PROBABILITY & STATISTICS (EE304)    (Autumn 2019)


The exam is on Wednesday, Jan 11, 2020, at 12:30 in the Lower Loftus.

Don't forget to request a copy of the log tables at the start of the exam (it contains tables of the cumulative normal, chi squared and student distributions).
Tables for practice are on the Weekly Schedule.

Note: Details on the assignments and on the material covered appear on the
Weekly Schedule.

Lecturer


Tutor


Class meets



Course content and prerequisites

We will roughly follow the overview and learning outcomes posted on the university's official webpage for this course.
A more accurate Weekly Schedule will appear gradually as the course evolves.

It is expected that you have taken EE106 (Engineering Mathematics 1) and EE112 (Engineering Mathematics 2).
Please let me know if this is not the case.

The main topics of the course are grouped in three basic headlines.


Text

Lecture notes will appear on the Weekly Schedule.

The following book also covers most of the material in the course.

Douglas Montgomery & George Runger, Applied Statistics and Probability for Engineers (Wiley)

There are of course many, many other books on probability and statistics. I encourage you to have a look at other texts, as not every book works equally well for everyone. I may recommend some here later.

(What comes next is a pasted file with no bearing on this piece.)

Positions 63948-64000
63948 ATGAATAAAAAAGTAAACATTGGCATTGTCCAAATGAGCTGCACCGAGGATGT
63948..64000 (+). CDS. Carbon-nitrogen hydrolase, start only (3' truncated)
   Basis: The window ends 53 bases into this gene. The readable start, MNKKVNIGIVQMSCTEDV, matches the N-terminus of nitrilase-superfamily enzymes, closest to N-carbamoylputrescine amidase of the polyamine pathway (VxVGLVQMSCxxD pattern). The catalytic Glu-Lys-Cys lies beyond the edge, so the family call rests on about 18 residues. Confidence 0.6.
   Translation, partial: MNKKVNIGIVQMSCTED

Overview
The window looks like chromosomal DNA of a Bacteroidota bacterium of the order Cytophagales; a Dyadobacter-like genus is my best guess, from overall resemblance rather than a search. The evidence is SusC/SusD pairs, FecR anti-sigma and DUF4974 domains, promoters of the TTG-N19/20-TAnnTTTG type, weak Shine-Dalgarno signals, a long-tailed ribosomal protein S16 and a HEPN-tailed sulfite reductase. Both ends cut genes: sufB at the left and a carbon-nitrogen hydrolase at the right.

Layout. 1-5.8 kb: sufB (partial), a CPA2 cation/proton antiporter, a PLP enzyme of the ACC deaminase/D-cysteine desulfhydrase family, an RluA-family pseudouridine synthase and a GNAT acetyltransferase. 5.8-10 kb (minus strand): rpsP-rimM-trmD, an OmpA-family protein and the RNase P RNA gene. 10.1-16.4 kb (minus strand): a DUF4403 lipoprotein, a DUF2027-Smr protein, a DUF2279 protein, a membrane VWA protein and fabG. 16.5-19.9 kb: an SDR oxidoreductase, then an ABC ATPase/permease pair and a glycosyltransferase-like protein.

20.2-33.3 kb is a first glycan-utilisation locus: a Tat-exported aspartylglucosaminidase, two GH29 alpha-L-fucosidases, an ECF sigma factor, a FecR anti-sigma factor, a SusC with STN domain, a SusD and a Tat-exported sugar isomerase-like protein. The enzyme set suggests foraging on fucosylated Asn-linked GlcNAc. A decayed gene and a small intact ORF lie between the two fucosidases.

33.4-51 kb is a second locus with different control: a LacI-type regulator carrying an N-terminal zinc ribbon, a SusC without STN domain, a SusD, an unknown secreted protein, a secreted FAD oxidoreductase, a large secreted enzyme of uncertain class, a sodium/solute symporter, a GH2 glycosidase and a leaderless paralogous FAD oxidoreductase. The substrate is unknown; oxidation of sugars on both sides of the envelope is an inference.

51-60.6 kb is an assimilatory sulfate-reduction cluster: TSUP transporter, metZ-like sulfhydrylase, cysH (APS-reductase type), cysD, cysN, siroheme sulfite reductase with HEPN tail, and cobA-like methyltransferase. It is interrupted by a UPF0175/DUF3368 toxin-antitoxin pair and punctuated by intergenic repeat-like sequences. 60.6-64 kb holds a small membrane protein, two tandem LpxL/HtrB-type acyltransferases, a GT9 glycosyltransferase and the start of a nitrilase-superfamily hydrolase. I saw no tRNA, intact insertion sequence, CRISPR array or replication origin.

Notes and additional reading:

There are some extra notes from last year. They may be modified this year, but you can look at this version for now.

Standard normal tables:

Some exercises require you to get values from the cumulative distribution of a normal distribution. To do this we will use standard normal tables.
These are provided in the log tables on pages 36 and 37 (see also the weekly schedule).
These tables are also available on the wikipedia page (https://en.wikipedia.org/wiki/Standard_normal_table)
along with details of how to read them.

Exam and Continuous Assessment

There will be a two hour written examination. It counts for 80% of the mark. Continuous Assessment (that is, hand-in exercises), makes up the remaining 20%.

Homework

As with most courses in science, you can only really learn the subject by practising it yourself. (Also, you could substitute "enjoy" for learn in the previous sentence and it would still be true). To aid this process, there will be assignments and a case study. These will be marked, which should be useful feedback so you can check your understanding. The results will also count for 20% of the final mark. The exam provides the remaining 80% of the mark.

Please make sure your assignments show some cohesion as well as your name and student number. I encourage you to work on the homework in small groups; it is important to learn to communicate about the subject. However, please make sure you do fully understand the solutions to the problems and please write them up from scratch, in your own words. For this week's homework, see the Weekly Schedule


Old exam papers

Exam papers from previous years can be found here.

Also, here is a direct link to the 2019 exam paper, which has not been uploaded to the university's database yet.


Feedback

If you have questions, comments or suggestions for the lectures and the webpage (maybe you don't like green :)), then please send me an email. I can't promise to make everybody happy, but I will try.